KARACHI, Pakistan — President Pervez Musharraf on Wednesday invited Britain's Scotland Yard to help investigate the assassination of former Prime Minister Benazir Bhutto, but his effort to defuse widespread suspicions of government complicity seemed unlikely to convince an angry nation.
Making his first national television appearance since Bhutto's slaying last Thursday, the deeply unpopular U.S.-backed strongman also announced a delay — until Feb. 18 — for elections that were to have been held next Tuesday, and used conciliatory rhetoric in reaching out to the political opposition.
Musharraf, who'd previously resisted any form of international investigation, suggested that British police would play only a supporting role in the investigation, saying they'd "help" their Pakistani colleagues.
The British Broadcasting Corp. reported that Scotland Yard was sending only a small team from its counterterrorism branch to support the investigation. It said British detectives were uncertain how much they could achieve since nearly all the forensic evidence at the crime scene has been lost and there's little usable film footage of the attack.
White House spokeswoman Dana Perino indicated that British police would be acting as consultants. "We certainly welcome Pakistan's decision to consult U.K. expertise," she said. She said it was important that a "transparent and comprehensive" investigation proceeded quickly.
Musharraf attempted in his appearance to salvage his sinking popularity by reaching out to Bhutto's Pakistan Peoples Party and the other opposition.
"Benazir Bhutto's mission was to promote democracy and to struggle against extremism and terrorism. I assure you that my mission is exactly the same," asserted the former army chief, who's run the Islamic insurgency-wracked country with an increasingly heavy hand since he took power in a 1999 coup. "This is a time for reconciliation, not confrontation."
Musharraf said troops and paramilitary forces would remain deployed until the elections Feb. 18, and warned opposition groups against increasing the country's "difficulties."
The elections, he said, would be "free, fair, transparent and peaceful."
Bhutto's party and other opposition parties denounced the election delay, contending that it was intended to give the government time to rig the results.
But they agreed to participate, apparently confident that sympathy over Bhutto's death would remain strong enough to sweep them to victory despite their convictions that the vote will be rigged.
"The greatest rigging in the world is where you kill the leader of the party," exclaimed Bhutto's husband, Asif Ali Zardari, who was elevated along with their 19-year-old son to lead the party.
The decision by Bhutto's party and other major opposition groups to take part could help avert more of the violence that paralyzed Pakistan for three days after Bhutto's death.
"People should express their anger through their ballots," Zardari said.
Musharraf, several analysts said, may have bought some breathing space for his ruling Pakistan Muslim League-Q party.
But, they warned, Pakistan remains fraught with resentment of Musharraf, whom President Bush has praised as a key ally in the fight against Islamic extremists.
Analysts said the opposition had reason to fear election-rigging because no party was likely to win a majority in the 342-seat lower house of Parliament.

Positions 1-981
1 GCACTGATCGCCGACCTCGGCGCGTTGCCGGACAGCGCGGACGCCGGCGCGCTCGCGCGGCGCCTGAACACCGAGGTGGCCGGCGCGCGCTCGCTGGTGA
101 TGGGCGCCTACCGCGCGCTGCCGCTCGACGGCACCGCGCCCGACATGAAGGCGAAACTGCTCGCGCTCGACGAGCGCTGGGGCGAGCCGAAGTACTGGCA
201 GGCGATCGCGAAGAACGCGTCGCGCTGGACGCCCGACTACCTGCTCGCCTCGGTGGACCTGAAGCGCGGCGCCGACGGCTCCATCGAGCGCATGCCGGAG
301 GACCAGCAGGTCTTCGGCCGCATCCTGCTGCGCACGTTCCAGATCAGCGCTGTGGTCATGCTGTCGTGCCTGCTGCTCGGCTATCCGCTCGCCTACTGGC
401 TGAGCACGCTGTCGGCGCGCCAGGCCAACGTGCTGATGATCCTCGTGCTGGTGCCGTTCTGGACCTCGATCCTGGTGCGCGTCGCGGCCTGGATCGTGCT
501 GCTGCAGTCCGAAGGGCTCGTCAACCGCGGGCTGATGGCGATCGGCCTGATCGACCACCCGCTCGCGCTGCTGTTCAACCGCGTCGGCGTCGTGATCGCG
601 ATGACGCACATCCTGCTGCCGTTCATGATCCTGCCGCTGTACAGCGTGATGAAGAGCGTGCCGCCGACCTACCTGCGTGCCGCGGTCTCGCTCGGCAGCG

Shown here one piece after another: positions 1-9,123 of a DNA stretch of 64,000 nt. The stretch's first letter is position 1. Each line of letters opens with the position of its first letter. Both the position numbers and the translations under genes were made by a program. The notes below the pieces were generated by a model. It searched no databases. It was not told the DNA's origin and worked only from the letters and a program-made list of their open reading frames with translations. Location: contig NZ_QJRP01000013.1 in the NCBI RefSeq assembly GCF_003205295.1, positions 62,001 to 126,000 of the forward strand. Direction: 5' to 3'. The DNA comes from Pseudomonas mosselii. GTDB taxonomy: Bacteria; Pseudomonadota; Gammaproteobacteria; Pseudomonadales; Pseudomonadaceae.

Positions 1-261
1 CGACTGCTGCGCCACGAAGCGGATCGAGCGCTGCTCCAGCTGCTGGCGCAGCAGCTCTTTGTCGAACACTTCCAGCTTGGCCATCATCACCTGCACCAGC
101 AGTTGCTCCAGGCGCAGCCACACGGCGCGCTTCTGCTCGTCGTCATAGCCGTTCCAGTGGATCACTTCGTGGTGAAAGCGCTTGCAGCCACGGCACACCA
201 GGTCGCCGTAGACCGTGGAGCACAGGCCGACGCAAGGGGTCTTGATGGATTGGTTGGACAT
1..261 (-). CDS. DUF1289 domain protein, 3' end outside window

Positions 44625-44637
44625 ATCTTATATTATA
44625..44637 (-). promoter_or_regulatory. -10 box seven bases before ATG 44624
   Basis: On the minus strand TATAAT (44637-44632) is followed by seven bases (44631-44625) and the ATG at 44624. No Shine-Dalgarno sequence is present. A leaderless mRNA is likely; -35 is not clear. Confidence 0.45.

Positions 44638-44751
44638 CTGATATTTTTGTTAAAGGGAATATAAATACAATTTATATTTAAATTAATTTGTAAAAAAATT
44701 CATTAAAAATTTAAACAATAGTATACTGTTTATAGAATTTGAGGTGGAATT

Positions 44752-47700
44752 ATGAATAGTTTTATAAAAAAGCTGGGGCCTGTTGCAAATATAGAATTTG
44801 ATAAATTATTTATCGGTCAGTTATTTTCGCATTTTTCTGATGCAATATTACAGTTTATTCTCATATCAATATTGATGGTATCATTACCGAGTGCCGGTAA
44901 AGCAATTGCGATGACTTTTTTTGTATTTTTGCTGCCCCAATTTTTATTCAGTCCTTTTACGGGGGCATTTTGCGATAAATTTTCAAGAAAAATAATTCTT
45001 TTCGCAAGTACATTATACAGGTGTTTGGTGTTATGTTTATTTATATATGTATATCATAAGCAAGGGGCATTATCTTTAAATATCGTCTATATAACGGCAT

"This election is going to be rigged," asserted Ikram Sehgl, a defense journal editor and columnist who's known Musharraf for 40 years. "This was a nothing speech about a nothing election."
Widespread suspicions of official complicity have been fueled by shifting government versions of the cause of Bhutto's death that conflicted with video footage showing a gunman firing at her as she stood in the roof hatch of her car and then an explosion.
The government claimed that she died after the blast drove her head into a roof latch. It blamed the attack on an Islamic extremist leader allied with al Qaida and the Taliban.
At this stage, uncovering the perpetrators could be extremely difficult. Police failed to secure the scene to preserve evidence, and Zardari refused to permit an autopsy.
Zardari, who's demanded that the United Nations conduct the inquiry, scoffed at Musharraf's announcement.
He said his wife's death "might not have happened" if Pakistan had requested an international investigation into a failed assassination attempt against Bhutto when she returned in October to campaign for the elections after eight years in exile.
The International Crisis Group, a private conflict-prevention organization, on Wednesday called for Musharraf to step down.
"Stability in Pakistan and its contribution to wider anti-terror efforts now require rapid transition to legitimate civilian government. This must involve the departure of Musharraf, whose continued efforts to retain power at all costs are incompatible with national reconciliation," the organization, which is based in Brussels, Belgium, said in a report.
In Washington, Sen. Joseph Biden of Delaware, the chairman of the Senate Foreign Relations Committee, criticized a Pentagon announcement that it will sell 18 F-16 fighter jets to Pakistan for nearly $500 million. U.S. officials have said the jets will be paid for by Pakistan and don't involve American military aid.
Biden, a candidate for the Democratic presidential nomination, said the sale "sends exactly the wrong message" at a sensitive time. It "is just plain wrong and should be reversed, immediately, until Pakistan returns clearly to the democratic path," he said.
(Warren P. Strobel contributed to this article from Washington.)